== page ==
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Decades into his career, Joe found himself out of a job when a venture capital firm acquired the company at which he worked.

“Position after position was eliminated,” said the IT professional, who lives in suburban Philadelphia. “And in my late 50s, I had no experience with being unemployed.”

A lack of professional certifications on his resume hindered his search for work.


“My old company was a place where you learned a tremendous amount of useful stuff, but they were kind of ‘anti-certification,’” he said. “And that can be difficult in the IT world.”

He ultimately landed a new IT role through the help of Joseph’s People, a non-profit that serves the unemployed and under-employed. The organization is fittingly named for St. Joseph, the foster father of Christ and, in Catholic tradition, the patron of workers.

Founded in 1995, Joseph’s People grew out of a pastoral need identified by Joan McCrea, a catechist at St. Joseph Parish in Downingtown. Realizing that many of her teenaged students had parents who were unemployed, McCrea teamed up with Msgr. Robert McManus and businesswoman Cheryl Spaulding to establish a ministry that provided practical and prayerful support for job seekers.

Today, Joseph’s People has 10 chapters throughout Bucks, Berks, Chester, Delaware and Montgomery counties. An additional chapter is located in Pittsburgh. According to the group’s records, more than 5,000 individuals have benefited from involvement with Joseph’s People.

Spaulding has served as president since 2001; McCrea, the president emeritus, died in 2016, but remains “the heart of Joseph’s People,” according to the organization’s website.

Although parish-based, the chapter meetings are open to all, and the organization is both ecumenical and non-denominational. Both Catholic and Protestant churches throughout the area host chapters.


Participating archdiocesan parishes include Our Lady of Grace in Penndel, St. Laurence in Upper Darby, St. Maria Goretti in Hatfield, St. Albert the Great in Huntingdon Valley, Assumption of the Blessed Virgin Mary in West Grove, St. Elizabeth in Chester Springs and the founding chapter at St. Joseph in Downingtown.

Membership is free, and the group’s leaders including business owners, management and human resource consultants, financial executives, career coaches and project managers serve on a volunteer basis.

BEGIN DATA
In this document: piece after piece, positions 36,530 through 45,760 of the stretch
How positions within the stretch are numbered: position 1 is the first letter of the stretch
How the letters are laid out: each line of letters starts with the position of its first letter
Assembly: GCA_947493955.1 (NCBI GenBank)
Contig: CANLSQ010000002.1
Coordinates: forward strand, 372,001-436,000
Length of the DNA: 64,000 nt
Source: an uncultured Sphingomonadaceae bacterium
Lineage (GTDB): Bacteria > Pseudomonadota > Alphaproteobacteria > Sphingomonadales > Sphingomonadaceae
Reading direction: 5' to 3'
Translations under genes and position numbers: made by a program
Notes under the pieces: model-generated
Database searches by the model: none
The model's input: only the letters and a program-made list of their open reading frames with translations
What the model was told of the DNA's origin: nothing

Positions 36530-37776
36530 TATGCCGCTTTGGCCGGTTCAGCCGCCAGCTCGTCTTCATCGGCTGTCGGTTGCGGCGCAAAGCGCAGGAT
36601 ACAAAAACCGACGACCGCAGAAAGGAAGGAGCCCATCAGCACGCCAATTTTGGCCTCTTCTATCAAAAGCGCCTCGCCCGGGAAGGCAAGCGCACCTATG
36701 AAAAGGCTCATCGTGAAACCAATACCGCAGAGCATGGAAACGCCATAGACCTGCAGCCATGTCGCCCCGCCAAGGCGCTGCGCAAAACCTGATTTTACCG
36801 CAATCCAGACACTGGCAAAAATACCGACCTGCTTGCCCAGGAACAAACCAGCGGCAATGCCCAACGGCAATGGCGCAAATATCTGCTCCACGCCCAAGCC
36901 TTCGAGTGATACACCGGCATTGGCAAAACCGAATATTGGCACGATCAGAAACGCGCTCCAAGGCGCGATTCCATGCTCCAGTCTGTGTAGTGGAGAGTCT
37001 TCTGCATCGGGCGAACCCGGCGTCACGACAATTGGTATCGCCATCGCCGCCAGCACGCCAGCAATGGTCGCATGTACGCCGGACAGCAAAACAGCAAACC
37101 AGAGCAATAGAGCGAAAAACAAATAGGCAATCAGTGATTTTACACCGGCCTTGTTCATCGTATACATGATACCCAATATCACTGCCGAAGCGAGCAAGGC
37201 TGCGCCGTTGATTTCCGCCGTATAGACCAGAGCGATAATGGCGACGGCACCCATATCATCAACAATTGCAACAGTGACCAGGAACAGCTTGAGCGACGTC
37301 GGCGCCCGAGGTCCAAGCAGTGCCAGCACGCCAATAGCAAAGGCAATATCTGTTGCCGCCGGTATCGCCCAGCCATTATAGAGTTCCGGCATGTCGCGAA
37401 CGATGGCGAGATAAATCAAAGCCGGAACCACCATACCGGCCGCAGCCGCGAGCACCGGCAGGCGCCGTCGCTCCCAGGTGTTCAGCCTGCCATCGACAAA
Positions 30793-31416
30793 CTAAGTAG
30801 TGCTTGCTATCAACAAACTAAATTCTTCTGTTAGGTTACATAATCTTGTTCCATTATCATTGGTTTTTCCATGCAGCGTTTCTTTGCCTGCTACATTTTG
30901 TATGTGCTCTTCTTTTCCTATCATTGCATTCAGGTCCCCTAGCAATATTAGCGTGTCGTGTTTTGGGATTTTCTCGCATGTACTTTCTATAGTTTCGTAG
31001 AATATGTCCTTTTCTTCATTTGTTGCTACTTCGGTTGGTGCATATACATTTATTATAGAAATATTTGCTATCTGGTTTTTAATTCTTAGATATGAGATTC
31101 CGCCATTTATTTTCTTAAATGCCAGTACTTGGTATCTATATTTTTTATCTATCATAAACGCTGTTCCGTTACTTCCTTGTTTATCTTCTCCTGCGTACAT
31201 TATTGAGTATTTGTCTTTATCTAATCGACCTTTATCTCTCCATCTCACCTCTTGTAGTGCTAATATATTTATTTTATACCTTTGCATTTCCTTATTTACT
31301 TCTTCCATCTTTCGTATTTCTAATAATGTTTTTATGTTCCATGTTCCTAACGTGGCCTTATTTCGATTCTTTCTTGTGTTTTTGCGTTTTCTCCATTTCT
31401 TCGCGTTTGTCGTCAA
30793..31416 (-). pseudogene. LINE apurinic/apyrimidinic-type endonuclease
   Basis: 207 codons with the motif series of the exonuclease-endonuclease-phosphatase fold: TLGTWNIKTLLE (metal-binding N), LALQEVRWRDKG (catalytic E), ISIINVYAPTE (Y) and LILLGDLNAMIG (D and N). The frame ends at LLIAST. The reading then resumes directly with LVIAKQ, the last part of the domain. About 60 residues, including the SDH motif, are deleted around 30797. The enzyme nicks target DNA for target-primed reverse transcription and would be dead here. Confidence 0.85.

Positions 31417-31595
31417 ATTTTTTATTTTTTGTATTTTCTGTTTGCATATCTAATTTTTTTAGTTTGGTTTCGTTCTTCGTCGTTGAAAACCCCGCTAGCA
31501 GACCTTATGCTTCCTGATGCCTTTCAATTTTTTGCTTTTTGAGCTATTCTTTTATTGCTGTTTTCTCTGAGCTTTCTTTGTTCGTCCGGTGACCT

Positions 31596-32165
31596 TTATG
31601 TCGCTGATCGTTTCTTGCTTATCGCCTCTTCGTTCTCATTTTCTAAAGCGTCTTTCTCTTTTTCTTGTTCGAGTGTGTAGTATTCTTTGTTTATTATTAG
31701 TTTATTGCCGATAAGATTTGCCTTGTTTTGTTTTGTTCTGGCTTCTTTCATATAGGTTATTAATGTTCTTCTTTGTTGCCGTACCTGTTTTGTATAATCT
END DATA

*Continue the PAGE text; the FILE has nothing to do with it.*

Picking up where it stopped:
Meetings, which take place twice a month, provide both education and motivation for job seekers. Industry experts offer insight and search strategies, and the organization collates “vetted resources” that members can trust, said Ernest Russom III, a board member and co-chair of the central Delaware County chapter.

Such tools include the group’s “Blue Resource Guide,” a detailed handbook for navigating job searches while managing finances, health care, housing, food security and the emotional challenges during a period of unemployment.

“We help the entire person,” said Russom, a member of St. Laurence Parish in Upper Darby.

The group’s seventh annual retreat, held on Feb. 17 at Malvern Retreat House, focused on faith as an integral part of both one’s job and overall career success.

Russom noted that job seekers often suffer from “self-defeating misperceptions,” such as a fear that they are too old to be hired.

“There are companies that love gray hair,” he said.

Many applicants also lack the ability to market themselves properly, a misstep Russom often encounters as executive director of Westview Associates, which provides accounting and finance staffing throughout the greater Philadelphia area.

“I see so many ‘tombstone resumes’ that basically say nothing more than ‘I worked here,’” Russom said. “Rather than simply list your jobs, tell me instead what you accomplished, and give me a targeted resume that describes your attributes so the hiring manager can understand.”


Russom encourages job seekers to “do a self-assessment that lists what you did to enhance the bottom line” at a company.

Some of the most fruitful opportunities for work can be right in your own backyard, he said, noting that smaller companies and firms in less well-known fields are prime sources of employment. Research and networking are key to identifying such positions.

Job seekers should never let rejection deter them, Russom stressed.

“When rejected, hang up the phone, check for blood and keep pursuing a new position,” he said.

The combination of “focus, prayer and reflection” that characterizes Joseph’s People “brings hope,” Russom added.

Joe can attest to the success of that strategy. After attending the group’s meetings and utilizing its resources for several months, he transformed a temporary IT assignment into a customized, full-time position through which he has shaped his new company’s direction by streamlining technical operations.

Faith enabled him to journey through the unemployment experience.

“Certainly being laid off was a disappointment, but I knew God had a plan, and I just needed to uncover it,” he said. “To those searching for a job, I would say to remember that the Lord lets a lot of stuff happen, but he never stops loving you.”


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